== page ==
I wrote a post last week about trust that was prompted by a study I had read earlier in the week. This study suggested a causal relationship between CEOs’ and other top business executives’ personal participation in social media and the perception of trustworthiness of them and their companies.
I was skeptical.
So, I decided to do my own (equally scientific) research. I started with The Temkin Group’s 2012 Trust Ratings. This survey polled 10,000 U.S. customers of 208 companies across multiple industries, reporting the top twenty and bottom twenty companies.
I took a look at the top sixteen distinct logos, their CEO by title and searched for social web presence of each. I focus on twitter and blogs in this search. I didn’t look at whether any chief executives where engaging in customer dialog on Facebook fan pages, owned media or other such community forums. In my search, I did find video clips of several executives on YouTube. But, they were all news clips or other such media, not what I would call personal engagement.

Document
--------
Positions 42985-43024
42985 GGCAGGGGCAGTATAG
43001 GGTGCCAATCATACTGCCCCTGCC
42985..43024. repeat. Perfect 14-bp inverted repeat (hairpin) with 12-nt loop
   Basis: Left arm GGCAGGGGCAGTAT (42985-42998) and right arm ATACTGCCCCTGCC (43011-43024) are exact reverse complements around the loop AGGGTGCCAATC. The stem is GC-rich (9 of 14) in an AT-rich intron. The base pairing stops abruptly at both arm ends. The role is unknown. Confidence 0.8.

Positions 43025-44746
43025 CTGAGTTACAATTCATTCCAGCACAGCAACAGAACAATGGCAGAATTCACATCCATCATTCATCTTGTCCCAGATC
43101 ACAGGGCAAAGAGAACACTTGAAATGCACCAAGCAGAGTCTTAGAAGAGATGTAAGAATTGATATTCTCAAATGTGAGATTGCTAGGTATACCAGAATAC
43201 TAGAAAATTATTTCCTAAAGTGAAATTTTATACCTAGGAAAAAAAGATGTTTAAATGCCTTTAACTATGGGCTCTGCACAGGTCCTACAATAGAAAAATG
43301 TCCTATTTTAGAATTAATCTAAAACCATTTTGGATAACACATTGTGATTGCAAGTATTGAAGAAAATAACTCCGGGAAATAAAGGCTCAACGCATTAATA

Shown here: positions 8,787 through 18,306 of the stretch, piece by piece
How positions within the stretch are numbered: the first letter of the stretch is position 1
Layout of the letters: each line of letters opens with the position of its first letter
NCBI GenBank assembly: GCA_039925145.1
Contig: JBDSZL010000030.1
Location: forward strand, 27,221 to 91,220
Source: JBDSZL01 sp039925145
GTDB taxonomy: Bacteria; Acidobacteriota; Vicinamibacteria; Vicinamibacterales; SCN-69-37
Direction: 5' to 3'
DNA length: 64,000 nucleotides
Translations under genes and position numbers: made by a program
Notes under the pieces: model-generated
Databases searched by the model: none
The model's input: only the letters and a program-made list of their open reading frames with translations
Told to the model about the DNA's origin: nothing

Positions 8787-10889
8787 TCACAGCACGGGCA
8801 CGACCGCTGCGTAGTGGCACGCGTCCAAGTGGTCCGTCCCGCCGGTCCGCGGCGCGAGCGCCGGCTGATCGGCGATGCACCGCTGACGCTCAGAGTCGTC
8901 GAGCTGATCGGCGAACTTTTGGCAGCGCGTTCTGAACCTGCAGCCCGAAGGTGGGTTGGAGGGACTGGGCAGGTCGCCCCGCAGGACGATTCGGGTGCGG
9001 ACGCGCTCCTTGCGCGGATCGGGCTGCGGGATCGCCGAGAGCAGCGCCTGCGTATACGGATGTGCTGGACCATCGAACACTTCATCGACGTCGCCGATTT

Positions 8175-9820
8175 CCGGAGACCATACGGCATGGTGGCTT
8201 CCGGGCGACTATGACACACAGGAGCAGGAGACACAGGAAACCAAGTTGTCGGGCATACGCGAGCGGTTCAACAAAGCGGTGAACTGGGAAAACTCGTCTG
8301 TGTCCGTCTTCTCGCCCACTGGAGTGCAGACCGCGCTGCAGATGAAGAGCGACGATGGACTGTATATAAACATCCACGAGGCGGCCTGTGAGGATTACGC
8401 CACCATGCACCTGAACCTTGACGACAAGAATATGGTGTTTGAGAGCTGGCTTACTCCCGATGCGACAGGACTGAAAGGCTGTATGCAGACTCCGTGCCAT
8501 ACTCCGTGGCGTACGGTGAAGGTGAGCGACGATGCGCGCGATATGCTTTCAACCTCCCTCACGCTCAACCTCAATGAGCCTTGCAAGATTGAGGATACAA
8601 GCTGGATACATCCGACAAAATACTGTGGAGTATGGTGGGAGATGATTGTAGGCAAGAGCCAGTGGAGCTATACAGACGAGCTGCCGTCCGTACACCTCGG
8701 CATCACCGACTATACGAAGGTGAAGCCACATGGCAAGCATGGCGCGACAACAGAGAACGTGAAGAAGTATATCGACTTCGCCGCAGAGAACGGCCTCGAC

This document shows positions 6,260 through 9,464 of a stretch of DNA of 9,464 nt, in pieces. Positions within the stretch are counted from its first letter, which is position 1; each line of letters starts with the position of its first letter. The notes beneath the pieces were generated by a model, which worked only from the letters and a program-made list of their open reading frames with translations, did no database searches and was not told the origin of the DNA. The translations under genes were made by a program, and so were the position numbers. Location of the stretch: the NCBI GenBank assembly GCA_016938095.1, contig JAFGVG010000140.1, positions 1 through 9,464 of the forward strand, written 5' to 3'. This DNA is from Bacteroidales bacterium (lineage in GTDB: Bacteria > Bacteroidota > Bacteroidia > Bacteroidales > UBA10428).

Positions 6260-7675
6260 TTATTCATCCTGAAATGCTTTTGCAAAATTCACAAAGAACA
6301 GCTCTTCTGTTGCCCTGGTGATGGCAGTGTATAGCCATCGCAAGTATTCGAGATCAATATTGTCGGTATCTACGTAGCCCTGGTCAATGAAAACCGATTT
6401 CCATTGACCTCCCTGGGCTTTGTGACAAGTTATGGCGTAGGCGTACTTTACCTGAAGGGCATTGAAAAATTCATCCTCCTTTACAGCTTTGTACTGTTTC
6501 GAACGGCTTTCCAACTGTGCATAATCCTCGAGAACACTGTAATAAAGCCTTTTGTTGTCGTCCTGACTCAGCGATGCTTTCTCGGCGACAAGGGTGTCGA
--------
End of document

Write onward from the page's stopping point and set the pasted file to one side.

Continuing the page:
Also of note, I did find a reference to two blog posts on USA Today from 2009 by Hyatt’s head, Mark Hoplamazian. But when I clicked through to the USA Today site, the posts were not there. I also found this recent YouTube clip on CVS’s corporate social responsibility report posted last week (I was viewer number five). But I’m pretty sure @fartmagic is not the twitter handle for the head of this $97b company.
So, do tweets equal trust? You decide.